For weeks, Tumblr hid search results on iOS for a variety of tags to comply with the App Store’s guidelines. Today, Tumblr is trying to solve the issue by rolling out a sensitive content toggle for its iOS app, which allows users to opt-in to seeing sensitive content. (The toggle opts you out of seeing sensitive content by default.)
When you search for a sensitive tag — think something like “marijuana” — the updated Tumblr iOS app will now hide search results. Instead, a pop-up will appear, prompting you to turn off the sensitive content filter if you want to see the results of your search. If you click “show me the settings” to see sensitive content, you’re redirected to the Tumblr website on your mobile browser, not an in-app menu. Once you change your settings, you have to restart the iOS app for the change to take effect. Finally, you’ll be able to see search results that include fan art of Baby Yoda hitting a blunt (yes, really).
Image Credits: Tumblr
According to Tumblr, when the “Hide Sensitive Content” toggle is enabled, the app will hide post recommendations that have sensitive tags, blogs with explicit content and searches with sensitive tags. (Explicit content, by Tumblr’s definition, is not quite as explicit as adult content, which Tumblr defines as GIFs, images, videos or illustrations depicting sex or genitals. Adult content is currently banned. TechCrunch asked for clarity from Tumblr about the distinction between adult and explicit content but has not received a response yet.)
When the new toggle is disabled, users can see sensitive search results that don’t violate community guidelines or tap through an overlay to access blogs marked explicit — though the explicit content will still be hidden on iOS. Users with the toggle disabled will also receive recommendations of potentially sensitive content.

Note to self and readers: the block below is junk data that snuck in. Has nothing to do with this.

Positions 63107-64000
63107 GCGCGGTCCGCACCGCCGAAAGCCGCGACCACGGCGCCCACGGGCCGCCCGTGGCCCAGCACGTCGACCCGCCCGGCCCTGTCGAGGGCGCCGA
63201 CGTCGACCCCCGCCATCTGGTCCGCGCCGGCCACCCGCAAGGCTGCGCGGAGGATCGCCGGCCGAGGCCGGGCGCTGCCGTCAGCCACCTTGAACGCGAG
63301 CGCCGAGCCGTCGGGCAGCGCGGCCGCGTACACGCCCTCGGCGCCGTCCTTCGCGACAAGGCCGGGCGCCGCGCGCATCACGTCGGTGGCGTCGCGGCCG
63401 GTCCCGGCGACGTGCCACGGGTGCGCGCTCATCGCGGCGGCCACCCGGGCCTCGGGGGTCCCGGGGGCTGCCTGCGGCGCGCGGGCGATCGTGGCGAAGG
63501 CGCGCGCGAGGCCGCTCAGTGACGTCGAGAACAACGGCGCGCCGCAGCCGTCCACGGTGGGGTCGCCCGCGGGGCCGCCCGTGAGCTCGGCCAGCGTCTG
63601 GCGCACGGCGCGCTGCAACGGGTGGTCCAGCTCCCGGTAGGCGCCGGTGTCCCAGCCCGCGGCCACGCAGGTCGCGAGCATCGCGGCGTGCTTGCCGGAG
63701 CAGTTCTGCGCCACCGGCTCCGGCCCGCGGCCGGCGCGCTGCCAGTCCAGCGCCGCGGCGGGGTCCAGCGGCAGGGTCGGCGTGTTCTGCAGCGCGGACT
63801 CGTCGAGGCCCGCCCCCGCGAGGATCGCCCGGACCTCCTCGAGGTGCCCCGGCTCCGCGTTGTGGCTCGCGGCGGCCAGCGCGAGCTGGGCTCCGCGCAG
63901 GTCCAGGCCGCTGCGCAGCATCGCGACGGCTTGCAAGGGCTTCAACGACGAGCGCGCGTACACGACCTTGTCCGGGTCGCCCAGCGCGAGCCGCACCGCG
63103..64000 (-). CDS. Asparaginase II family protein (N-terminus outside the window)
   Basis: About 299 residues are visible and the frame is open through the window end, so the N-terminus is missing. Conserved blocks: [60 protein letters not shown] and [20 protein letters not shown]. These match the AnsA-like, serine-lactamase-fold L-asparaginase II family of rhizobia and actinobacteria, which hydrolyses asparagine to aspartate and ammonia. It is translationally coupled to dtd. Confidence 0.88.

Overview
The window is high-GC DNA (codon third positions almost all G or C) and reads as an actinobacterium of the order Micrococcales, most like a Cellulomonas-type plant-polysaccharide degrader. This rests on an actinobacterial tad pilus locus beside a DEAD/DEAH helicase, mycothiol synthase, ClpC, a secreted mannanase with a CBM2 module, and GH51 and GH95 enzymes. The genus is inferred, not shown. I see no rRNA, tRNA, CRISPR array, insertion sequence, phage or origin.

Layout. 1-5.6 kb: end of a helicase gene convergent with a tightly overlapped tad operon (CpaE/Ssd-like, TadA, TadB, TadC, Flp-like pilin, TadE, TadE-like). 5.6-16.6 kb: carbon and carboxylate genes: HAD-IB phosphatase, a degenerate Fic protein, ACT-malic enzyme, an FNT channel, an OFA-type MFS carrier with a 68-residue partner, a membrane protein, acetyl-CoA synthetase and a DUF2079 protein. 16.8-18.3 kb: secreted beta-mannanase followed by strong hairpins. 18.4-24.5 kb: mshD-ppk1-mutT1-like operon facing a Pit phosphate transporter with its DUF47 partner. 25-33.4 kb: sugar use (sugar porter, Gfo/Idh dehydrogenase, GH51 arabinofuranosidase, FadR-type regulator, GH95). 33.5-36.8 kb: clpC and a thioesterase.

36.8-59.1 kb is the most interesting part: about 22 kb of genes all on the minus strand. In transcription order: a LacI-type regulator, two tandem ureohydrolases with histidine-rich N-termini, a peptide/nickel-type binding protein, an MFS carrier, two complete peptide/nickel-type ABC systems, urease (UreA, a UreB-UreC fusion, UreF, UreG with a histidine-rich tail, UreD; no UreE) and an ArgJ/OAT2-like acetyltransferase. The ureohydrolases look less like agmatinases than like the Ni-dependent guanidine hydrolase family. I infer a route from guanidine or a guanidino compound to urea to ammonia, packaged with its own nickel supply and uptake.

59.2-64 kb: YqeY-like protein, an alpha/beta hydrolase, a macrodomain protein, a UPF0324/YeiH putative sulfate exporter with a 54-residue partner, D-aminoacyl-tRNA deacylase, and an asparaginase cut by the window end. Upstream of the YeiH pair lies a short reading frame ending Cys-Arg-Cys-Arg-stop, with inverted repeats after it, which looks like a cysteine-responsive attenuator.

Meanwhile, when the toggle is enabled, some seemingly benign tags may still trigger the warning pop-up. For example, we found in testing that the tag “submission” is banned unless you opt out of the sensitive content filter, due to the word’s sexual context. This is an issue because the tag is often used in another, non-sexual way on Tumblr’s platform — if you post something to your blog that another user submitted to you, it will automatically be tagged “submission.”
In previous years, Tumblr had offered a similar toggle switch that could block the site’s adult material directly in iOS Settings, unless a user opted into seeing this content. However, that toggle had been focused on banning the pornographic content Tumblr hosted before its decision to officially ban all porn from its platform back in 2018.
“These latest updates provide more control to our community on the iOS app to build the experience that fits them best, and to explore the content that they find interesting,” Tumblr said in a company blog post. “While the experience for our community is a top priority, we must also comply with Apple’s App Store Guidelines and our own guidelines.”
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